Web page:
Energy Risks

7 Critical Risks Facing the Utilities Industry

Decentralization of power generation and a rapidly shrinking talent pool are risks that utility companies will continue to grapple with for years to come.
By: | July 20, 2018 • 6 min read

Change is constant in the utilities industry, but the pace of that change has accelerated in recent years and will continue to do so. Utilities must navigate a complex path while serving customers and create value for stakeholders. Here are seven critical risks facing the utilities industry.

1) Distributed Generation

Centralized power generation has been the order of business for more than a century. But new technologies have emerged to challenge that model and create options (such as rooftop solar) for distributed generation and storage of energy.

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A distributed power model makes risk-management sense in terms of regional resilience in the event of weather events, cyber attacks, etc. Legislators have largely supported this shift, often favoring tax incentives for consumers investing in resources such as solar panels.

Now, utilities are being asked to accommodate power flowing in both directions, to and from consumers, without compromising safety and reliability. These distributed resources include not just rooftop solar, but wind power, batteries and more, profoundly altering the performance of the grid.

The imbalance for utilities is that while some customers are producing all or a portion of their own power, the centralized utility is still required to support the entire infrastructure for all sources of production.

“This is a critical risk, but it’s like a glacier, it’s moving slowly,” said Dan McGarvey, managing director with Marsh’s U.S. Power & Utility Practice.

Advances in distributed generation technologies may reduce the cost of alternative power, making it more attractive to consumers and lower demand for power produced at central power stations.

Other new technologies are suppressing demand in other ways. Smart meters, smart water heaters, smart thermostats, smart appliances, etc. are increasing in popularity among both residential and commercial customers seeking to manage costs and reduce their carbon footprint.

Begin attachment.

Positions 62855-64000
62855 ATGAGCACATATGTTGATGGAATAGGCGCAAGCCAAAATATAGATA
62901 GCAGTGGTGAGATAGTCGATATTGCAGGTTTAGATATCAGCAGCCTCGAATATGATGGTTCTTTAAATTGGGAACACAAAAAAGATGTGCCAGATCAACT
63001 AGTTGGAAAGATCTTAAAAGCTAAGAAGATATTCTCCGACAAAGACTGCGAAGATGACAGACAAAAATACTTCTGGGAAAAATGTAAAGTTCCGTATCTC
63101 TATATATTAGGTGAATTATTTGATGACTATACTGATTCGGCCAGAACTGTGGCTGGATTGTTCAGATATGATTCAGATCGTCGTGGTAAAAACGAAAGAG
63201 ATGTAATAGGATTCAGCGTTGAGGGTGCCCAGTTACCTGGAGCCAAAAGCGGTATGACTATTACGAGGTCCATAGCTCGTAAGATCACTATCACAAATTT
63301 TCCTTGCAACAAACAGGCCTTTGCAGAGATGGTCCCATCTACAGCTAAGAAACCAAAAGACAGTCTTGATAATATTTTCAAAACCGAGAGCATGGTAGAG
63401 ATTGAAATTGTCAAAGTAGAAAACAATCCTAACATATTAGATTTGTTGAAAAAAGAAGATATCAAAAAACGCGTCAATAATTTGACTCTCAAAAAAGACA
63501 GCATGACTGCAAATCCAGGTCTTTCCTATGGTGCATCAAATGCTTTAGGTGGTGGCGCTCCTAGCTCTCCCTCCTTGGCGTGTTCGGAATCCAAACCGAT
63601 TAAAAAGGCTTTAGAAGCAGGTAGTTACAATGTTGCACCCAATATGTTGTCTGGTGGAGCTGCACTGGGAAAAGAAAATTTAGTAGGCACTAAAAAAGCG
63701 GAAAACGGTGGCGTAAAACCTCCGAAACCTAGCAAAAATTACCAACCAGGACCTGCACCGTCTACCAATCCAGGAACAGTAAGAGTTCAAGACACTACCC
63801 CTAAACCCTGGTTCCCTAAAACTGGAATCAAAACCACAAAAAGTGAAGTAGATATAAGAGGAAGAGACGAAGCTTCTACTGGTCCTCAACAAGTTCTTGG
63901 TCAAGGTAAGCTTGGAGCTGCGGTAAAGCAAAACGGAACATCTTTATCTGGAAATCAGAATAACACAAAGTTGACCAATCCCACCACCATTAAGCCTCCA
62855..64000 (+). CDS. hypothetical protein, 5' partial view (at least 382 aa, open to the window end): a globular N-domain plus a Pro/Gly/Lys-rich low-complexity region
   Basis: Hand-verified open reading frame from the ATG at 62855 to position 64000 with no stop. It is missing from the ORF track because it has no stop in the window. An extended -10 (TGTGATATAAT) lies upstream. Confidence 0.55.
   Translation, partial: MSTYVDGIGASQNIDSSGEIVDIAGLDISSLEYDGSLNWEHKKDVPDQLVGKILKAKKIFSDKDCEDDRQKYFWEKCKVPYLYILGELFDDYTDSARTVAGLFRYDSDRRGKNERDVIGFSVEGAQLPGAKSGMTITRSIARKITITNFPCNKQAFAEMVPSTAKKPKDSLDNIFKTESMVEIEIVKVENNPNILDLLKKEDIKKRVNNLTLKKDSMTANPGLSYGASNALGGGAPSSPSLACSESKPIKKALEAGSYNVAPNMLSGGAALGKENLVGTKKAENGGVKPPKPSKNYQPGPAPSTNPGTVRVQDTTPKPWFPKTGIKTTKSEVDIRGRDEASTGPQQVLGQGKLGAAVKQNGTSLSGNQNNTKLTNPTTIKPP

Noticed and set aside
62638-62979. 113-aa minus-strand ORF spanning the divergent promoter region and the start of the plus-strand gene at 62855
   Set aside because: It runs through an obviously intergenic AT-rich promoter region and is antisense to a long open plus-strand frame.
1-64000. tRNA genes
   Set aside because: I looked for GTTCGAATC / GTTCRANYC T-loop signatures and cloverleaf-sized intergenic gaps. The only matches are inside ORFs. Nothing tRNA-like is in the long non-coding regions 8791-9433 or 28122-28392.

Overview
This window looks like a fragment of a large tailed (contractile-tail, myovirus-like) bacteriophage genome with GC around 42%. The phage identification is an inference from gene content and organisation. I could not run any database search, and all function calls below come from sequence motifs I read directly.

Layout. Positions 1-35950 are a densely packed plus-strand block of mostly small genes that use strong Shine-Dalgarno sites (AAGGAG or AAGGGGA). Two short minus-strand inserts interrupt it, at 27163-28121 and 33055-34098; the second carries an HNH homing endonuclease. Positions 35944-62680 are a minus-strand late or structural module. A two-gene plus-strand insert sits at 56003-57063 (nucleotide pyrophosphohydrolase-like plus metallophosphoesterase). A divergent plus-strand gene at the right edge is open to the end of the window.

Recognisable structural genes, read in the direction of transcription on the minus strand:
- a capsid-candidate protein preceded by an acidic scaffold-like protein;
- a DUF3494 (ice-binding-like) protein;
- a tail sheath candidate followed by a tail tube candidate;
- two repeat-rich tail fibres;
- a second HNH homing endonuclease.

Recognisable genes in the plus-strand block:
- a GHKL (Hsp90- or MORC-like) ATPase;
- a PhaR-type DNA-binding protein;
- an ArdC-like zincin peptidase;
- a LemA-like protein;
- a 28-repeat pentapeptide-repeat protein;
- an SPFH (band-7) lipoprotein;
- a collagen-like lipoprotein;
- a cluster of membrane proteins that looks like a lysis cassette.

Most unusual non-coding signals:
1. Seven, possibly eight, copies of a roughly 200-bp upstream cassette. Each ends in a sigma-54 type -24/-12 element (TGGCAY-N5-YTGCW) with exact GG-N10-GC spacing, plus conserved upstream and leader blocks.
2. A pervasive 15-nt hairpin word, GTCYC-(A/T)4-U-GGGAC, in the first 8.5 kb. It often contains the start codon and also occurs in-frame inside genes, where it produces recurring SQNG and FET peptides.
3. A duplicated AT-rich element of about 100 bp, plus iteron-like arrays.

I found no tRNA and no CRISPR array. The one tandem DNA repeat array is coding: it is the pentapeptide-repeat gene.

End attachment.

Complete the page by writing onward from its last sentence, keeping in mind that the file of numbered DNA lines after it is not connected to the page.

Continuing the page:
Batteries that allow for the storage of energy rather than sending it back to the grid will also impact the amount of energy that consumers rely on utilities for.

2) Community Choice Aggregation

In a Community Choice Aggregation (CCA), or municipal aggregation, structure, individual cities, towns or communities pool the purchasing power of their residents to make independent decisions about their energy purchasing decisions. Power magazine referred to CCAs as a buying club – the “Costco of energy.”

CCAs “peel off from the regulated grid structure and purchase energy from whomever they want,” explained McGarvey. Those that remain have to bear the brunt of the cost of infrastructure investment, and maintenance, he said.

“They put billions into nuclear and coal plants with the idea that there will be long-term recovery of those assets over time. So when they go to shut down an asset with plenty of life left, there are big issues with the regulators about how they recover those stranded assets.” — Dan McGarvey, managing director, U.S. Power & Utility Practice, Marsh

CCAs are currently in practice in seven states: Massachusetts, Ohio, California, Illinois, New Jersey, New York, and Rhode Island. Typically, the goals of CCAs are to lower costs for consumers and to control the energy mix, offering a greener generation portfolio than the local utility.

Investor-owned utilities have serious concerns about the impact of customer defection. In 2107, California utilities projected that CCA programs could result in the departure of up to 80 percent of their retail customers and load.

3) Stranded Assets

There’s an ongoing push to rotate out of coal and nuclear and into natural gas, with utilities voluntarily shutting down coal plants, building natural gas plants, converting coal plants to natural gas, as well as developing their own solar and wind resources. But stranded assets pose a vexing problem for companies.

“They put billions into nuclear and coal plants with the idea that there will be long-term recovery of those assets over time,” said McGarvey. “So when they go to shut down an asset with plenty of life left, there are big issues with the regulators about how they recover those stranded assets.”